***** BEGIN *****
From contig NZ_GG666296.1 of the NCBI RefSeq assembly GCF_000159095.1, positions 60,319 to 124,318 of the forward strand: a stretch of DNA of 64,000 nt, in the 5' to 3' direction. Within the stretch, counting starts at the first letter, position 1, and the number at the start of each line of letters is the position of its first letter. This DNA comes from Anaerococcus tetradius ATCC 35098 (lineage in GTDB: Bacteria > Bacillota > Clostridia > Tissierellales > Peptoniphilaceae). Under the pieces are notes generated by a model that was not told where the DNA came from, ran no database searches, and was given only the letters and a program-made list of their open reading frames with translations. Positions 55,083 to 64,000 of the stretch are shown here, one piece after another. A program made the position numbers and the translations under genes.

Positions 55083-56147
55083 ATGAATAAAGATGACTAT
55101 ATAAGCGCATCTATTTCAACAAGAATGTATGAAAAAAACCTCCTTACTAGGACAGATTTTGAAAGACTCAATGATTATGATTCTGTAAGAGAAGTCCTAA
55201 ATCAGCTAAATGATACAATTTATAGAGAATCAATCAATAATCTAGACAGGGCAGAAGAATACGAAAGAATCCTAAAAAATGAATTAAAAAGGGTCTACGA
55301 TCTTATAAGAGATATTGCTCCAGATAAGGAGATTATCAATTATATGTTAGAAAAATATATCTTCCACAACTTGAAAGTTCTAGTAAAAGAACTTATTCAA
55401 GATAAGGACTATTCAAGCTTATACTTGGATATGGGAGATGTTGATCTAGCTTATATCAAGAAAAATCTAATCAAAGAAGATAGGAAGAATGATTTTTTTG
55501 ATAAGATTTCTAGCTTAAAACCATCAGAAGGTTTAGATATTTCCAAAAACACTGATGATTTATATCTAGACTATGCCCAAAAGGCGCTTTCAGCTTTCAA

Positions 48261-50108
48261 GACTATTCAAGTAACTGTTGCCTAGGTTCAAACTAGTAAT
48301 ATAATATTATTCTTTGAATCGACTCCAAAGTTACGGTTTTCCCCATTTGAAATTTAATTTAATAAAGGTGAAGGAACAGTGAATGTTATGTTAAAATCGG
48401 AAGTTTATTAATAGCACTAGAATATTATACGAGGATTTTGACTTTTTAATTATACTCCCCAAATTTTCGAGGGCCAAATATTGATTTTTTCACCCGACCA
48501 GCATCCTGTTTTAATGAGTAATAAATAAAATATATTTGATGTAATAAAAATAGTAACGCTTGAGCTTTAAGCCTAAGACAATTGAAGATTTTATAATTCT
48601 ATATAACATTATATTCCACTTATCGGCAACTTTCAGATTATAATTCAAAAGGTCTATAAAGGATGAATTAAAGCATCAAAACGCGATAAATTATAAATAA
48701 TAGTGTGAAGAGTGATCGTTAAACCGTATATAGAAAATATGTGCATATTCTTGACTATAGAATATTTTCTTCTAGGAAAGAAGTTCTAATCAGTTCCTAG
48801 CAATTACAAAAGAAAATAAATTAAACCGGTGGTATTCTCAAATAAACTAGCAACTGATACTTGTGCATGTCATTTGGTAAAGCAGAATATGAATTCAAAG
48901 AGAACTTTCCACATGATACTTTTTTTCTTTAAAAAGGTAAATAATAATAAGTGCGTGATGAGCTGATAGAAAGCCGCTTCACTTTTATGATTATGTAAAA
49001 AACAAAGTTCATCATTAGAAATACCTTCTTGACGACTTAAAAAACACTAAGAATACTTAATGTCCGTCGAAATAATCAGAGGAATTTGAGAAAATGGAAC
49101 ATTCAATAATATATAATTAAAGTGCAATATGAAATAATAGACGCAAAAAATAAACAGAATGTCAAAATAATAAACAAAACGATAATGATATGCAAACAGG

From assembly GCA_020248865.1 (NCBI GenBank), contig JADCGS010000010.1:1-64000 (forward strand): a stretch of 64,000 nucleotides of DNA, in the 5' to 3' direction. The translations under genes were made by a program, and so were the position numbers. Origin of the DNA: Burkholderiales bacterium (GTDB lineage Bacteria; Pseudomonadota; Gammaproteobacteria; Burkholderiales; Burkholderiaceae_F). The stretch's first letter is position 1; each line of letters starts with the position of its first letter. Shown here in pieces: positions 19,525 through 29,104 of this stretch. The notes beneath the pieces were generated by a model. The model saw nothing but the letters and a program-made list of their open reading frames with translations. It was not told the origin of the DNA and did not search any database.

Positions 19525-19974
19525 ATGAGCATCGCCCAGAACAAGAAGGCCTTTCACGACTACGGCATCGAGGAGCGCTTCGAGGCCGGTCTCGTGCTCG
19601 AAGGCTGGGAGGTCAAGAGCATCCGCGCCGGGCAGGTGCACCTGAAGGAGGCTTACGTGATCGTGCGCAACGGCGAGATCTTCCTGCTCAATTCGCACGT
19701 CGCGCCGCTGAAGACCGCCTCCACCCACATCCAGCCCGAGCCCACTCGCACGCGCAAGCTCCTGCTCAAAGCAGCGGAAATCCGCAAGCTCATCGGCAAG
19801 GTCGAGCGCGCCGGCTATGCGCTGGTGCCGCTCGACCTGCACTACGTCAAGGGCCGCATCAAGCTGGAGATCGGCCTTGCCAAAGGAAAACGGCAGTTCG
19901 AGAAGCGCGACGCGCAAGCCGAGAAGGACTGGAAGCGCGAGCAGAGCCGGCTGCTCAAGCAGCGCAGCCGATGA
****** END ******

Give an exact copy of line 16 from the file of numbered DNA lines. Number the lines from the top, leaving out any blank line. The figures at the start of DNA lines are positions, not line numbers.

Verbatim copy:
48801 CAATTACAAAAGAAAATAAATTAAACCGGTGGTATTCTCAAATAAACTAGCAACTGATACTTGTGCATGTCATTTGGTAAAGCAGAATATGAATTCAAAG